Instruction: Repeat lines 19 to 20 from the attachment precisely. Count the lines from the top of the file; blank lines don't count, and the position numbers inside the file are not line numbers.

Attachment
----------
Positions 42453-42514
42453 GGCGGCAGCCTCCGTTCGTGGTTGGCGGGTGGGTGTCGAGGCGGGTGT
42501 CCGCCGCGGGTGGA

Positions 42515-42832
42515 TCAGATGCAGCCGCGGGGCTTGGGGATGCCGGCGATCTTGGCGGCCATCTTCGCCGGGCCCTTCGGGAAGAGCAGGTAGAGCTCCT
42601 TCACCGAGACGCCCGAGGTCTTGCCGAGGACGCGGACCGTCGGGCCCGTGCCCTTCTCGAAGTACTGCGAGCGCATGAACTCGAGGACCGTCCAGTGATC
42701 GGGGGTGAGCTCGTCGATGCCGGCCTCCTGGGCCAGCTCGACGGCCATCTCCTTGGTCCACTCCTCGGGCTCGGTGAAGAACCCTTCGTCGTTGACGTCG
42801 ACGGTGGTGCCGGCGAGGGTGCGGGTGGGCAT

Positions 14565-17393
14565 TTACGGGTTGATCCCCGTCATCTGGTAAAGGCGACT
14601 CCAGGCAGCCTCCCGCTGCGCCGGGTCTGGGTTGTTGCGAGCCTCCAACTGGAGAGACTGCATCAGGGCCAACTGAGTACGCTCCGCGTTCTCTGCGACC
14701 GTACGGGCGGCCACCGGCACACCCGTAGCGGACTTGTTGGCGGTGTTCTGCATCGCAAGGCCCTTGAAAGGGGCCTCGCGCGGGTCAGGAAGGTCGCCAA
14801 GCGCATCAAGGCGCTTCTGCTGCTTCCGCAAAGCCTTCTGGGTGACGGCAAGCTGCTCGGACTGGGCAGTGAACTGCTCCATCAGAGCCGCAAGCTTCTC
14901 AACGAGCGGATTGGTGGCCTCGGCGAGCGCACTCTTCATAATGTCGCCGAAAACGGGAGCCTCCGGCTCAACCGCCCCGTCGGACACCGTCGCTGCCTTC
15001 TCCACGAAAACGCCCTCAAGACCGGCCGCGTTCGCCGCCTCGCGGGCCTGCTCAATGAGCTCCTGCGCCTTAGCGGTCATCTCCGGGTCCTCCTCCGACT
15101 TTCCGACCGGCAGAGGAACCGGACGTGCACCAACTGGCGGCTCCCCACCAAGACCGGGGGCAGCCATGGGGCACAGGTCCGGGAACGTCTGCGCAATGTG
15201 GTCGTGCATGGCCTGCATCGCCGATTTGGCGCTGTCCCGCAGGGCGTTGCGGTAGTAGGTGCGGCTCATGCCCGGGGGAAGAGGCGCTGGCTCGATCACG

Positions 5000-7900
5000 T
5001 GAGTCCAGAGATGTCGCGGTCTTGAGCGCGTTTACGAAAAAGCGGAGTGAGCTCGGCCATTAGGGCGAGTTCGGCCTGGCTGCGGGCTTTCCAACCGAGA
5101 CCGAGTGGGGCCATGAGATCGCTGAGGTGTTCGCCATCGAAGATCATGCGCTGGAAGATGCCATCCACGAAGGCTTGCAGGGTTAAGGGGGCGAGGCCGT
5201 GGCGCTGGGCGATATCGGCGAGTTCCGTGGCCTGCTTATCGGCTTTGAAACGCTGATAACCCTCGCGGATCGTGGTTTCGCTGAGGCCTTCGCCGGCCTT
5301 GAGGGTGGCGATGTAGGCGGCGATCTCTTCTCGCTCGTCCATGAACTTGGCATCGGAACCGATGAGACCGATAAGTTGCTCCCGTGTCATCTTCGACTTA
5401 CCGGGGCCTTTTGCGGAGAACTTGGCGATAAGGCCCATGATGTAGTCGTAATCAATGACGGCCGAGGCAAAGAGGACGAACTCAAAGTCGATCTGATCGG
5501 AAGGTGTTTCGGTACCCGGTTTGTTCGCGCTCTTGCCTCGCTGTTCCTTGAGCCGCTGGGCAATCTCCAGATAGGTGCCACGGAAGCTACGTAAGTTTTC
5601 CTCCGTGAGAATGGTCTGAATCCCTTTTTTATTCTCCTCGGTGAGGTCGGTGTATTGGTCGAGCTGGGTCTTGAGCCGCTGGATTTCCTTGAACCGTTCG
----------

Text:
5000 T
5001 GAGTCCAGAGATGTCGCGGTCTTGAGCGCGTTTACGAAAAAGCGGAGTGAGCTCGGCCATTAGGGCGAGTTCGGCCTGGCTGCGGGCTTTCCAACCGAGA